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Ensuring a viable medicines supply chain
More broadly, the WPC recommends measures to ensure the viability of all components of the medicines supply chain, including through the following:
1 - Regularly reviewing and adjusting pricing and reimbursement policies, based on clear and transparent criteria and mechanisms, to adapt to changing market conditions and rises in costs of production so medicines supply remains viable and to prevent market withdrawals or imbalances.
2 - Ensuring that national and international distribution networks, including full-line pharmaceutical wholesalers, remain viable and well-resourced so they can maintain optimal stock levels, and can help to manage shortages including ensuring equitable access to available stock across all pharmacies and locations.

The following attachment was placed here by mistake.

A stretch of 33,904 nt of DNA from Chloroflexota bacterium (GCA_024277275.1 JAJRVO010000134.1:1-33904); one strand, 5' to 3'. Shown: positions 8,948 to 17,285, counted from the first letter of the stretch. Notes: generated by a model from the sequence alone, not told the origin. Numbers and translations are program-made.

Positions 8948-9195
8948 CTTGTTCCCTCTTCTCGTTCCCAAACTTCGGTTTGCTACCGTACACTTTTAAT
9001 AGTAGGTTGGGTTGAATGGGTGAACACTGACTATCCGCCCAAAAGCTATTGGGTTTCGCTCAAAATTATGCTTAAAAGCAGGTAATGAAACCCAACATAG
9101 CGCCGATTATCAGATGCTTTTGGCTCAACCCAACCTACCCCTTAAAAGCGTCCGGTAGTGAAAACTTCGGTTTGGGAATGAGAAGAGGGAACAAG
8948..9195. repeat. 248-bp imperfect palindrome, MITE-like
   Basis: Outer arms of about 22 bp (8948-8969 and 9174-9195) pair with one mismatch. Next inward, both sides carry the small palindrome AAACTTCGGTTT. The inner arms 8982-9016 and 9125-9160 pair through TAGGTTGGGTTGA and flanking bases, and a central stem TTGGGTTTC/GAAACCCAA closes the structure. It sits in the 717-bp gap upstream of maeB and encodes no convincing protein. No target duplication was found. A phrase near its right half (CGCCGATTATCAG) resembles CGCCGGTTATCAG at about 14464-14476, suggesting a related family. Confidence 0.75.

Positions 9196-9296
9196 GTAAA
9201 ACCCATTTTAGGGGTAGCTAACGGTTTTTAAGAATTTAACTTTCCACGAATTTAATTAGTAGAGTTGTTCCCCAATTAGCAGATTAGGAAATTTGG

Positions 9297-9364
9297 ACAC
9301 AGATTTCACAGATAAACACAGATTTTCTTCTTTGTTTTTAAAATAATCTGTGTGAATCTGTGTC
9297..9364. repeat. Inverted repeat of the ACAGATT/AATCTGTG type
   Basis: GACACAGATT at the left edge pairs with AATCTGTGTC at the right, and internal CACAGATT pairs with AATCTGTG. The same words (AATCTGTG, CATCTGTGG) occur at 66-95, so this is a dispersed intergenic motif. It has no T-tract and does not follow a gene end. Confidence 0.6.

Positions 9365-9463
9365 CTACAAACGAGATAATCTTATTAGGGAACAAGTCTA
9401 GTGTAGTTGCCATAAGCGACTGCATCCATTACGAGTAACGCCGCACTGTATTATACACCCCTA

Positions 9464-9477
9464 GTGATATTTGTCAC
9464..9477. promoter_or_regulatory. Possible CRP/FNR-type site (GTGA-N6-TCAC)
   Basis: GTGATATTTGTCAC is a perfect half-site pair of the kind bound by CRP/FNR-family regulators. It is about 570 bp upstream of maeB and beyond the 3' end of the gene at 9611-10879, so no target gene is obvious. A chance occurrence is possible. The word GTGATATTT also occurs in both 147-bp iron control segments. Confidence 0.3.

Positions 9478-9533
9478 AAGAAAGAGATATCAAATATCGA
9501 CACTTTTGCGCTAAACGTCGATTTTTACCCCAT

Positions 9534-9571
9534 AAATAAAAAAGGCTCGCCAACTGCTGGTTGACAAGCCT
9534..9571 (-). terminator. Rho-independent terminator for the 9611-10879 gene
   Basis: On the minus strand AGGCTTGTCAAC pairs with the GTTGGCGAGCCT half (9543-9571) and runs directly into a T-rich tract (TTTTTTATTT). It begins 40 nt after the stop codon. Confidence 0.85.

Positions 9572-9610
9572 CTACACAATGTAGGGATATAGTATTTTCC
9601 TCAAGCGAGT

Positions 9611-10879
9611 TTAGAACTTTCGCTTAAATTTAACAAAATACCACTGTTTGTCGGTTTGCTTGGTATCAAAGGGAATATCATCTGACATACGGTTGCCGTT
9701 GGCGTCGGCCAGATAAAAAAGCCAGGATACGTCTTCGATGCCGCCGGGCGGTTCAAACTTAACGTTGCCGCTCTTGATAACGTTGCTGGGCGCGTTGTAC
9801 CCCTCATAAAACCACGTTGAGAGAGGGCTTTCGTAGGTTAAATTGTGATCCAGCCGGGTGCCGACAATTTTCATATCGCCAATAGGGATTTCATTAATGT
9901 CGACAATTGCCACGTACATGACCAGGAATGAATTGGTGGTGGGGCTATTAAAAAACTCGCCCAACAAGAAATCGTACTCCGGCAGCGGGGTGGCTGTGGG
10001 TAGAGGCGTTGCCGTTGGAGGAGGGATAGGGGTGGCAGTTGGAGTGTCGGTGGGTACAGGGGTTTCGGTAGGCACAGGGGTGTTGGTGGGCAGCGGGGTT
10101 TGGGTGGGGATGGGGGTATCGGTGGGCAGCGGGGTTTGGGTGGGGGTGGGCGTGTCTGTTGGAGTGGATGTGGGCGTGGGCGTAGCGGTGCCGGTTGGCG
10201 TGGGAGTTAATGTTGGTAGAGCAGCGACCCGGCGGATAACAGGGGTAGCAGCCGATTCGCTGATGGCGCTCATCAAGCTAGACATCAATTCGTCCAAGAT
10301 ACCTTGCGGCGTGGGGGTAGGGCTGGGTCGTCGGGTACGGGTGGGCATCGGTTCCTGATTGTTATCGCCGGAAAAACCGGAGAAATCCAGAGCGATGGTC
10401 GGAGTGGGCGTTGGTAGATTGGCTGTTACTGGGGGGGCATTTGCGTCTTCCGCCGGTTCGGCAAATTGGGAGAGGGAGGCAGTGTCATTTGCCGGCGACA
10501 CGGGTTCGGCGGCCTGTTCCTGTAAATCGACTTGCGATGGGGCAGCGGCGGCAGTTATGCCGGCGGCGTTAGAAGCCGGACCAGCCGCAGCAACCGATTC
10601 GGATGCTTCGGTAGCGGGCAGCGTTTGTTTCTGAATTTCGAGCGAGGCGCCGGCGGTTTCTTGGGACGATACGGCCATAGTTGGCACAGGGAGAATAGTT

Enhancing community pharmacy’s role for the benefit of patients
A range of measures can be introduced to make greater use of community pharmacies as the navigator of medicine shortage solutions on behalf of patients, efficiently and effectively. Some of these have been implemented, but only in some countries, and even then they are often too limited and constrained in their approach, and do not enable pharmacists to use their potential scope of practice. Measures recommended by the WPC are described below.